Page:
I picked up a message on an e-mail group the other day about a rider
who crashed on diesel. According to the mail, the amount of diesel
spilled on the road was considerable - several of his mates nearly
crashed too - in fact there was even some talk of the spill being
deliberate. Spills of this size fortunately are not common but the
tone of most of the messages was that diesel "will have you off if
you hit it". Well, it will at very least cause you to slide but most
spills can be predicted and avoided with a little forward thinking.
Clearly diesel is very slippery, particularly in the rain - so the
trick is to stay off it! It's fairly straight forward to spot.
Fresh diesel is very black - wet and shiny looking. In the rain, you
get the familiar rainbow effect as it washes all over the road. Old
diesel which isn't usually slippery is a dull black mark on the
road. Very often though, you can smell diesel before you see it,
particularly if it is a big spill so use your nose.
Think where it will likely be spilled on the road. Consider where
and when lorries and buses operate with full tanks - take care near
industrial estates and bus depots, particularly in the morning. With
our current price of fuel, lorries arriving on ferries are likely to
have tanks filled to the brim. Watch out near filling stations (and
at the pumps themselves too). A broken down lorry at the side of the
road might just have split its tank and dumped gallons on the road.
If you see a line of diesel in an adjacent lane, consider the
possibility that the vehicle trailing it will change lane ahead -
keep back from the car in front so that you can see the surface. If
you see temporary Police warning triangles take care - it may well
be an accident ahead. Be careful at the scenes of accidents - there
may well be diesel, engine oil or antifreeze on the road.
In particular, watch the surface where vehicles change direction -
for example corners, junctions and roundabouts. This is where diesel
will slosh out of a tank with a missing cap. One of our basic riding
rules is that we never travel faster than the speed that allows us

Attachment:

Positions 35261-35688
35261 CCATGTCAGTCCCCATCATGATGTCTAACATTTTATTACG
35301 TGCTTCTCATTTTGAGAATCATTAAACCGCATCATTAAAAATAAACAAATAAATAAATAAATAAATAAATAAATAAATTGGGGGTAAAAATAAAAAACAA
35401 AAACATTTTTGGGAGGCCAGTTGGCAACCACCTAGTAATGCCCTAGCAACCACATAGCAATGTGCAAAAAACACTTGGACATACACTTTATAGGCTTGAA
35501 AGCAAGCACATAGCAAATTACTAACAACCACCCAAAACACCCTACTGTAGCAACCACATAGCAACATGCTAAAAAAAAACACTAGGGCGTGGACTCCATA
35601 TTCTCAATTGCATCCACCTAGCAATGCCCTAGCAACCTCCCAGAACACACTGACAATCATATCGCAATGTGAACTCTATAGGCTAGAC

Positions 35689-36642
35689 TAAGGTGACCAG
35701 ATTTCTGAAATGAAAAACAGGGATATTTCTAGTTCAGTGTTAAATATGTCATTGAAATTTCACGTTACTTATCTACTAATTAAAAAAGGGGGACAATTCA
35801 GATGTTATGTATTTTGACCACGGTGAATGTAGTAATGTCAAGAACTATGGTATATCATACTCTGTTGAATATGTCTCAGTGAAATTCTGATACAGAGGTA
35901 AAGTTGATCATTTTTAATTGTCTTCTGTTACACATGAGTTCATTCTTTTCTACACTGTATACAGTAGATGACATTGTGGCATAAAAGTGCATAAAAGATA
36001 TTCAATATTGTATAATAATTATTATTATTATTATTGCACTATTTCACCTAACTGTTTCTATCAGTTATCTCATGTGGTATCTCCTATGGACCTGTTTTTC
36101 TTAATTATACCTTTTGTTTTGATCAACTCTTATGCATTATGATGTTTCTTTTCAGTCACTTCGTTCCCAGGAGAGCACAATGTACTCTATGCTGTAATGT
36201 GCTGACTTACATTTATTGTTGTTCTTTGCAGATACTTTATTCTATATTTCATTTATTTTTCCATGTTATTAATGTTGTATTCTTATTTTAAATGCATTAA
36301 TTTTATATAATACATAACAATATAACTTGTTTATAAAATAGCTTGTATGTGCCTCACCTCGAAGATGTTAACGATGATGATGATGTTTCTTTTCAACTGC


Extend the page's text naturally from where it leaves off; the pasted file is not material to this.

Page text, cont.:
to stop in the distance we can see to be clear, but riders rarely
consider the road surface when applying the rule. Diesel spill
frequently happen on roundabouts where riders go for a bit of "knee
down" action, and as a result are unable to avoid a spillage out of
site on the far side of the island - if you want to get your knee
down, do a sighting lap first!
On a right hand bend a vehicle travelling in your direction will
tend to dump its fuel near the left kerb on the exit which will be
around the corner and out of sight as you set your line up for the
corner. This could be a problem if you run wide yourself, so a safe
line is one that stays towards the centre of the lane and doesn't
take an extreme position on the exit, at a speed that allows you to
change direction if necessary - you should always have a margin for
safety. A vehicle coming the other way will lay it near the centre
white line on your approach to the bend, and is more easily seen on
On left handers, the situation is reversed and the spill you have to
worry about will be on the exit near the white line, again out of
sight initially. Take a safe line that does not rely on extremes of
position and speed.
Use your observation links - if you see diesel on one right hand
bend, the chances are it will be on the next right hand
Petrol can also be spilled. It is just as slippery as diesel -
unfortunately it is almost invisible, and evaporates quickly, so the
If you do find yourself about to ride through diesel, don't try to
steer and don't try to brake. Keep the bike as upright as possible -
in a corner, you may be able to swerve hard to tighten the bend, to
give yourself space to pick the bike up as you cross the spill.
Don't forget that the tyres will still be slippery on the far side
of the spill - give it a moment for the oil to wear off before
flinging the bike on its ear.
Think, scan and plan ahead and diesel should be no more than an
irritant, albeit a dangerous one.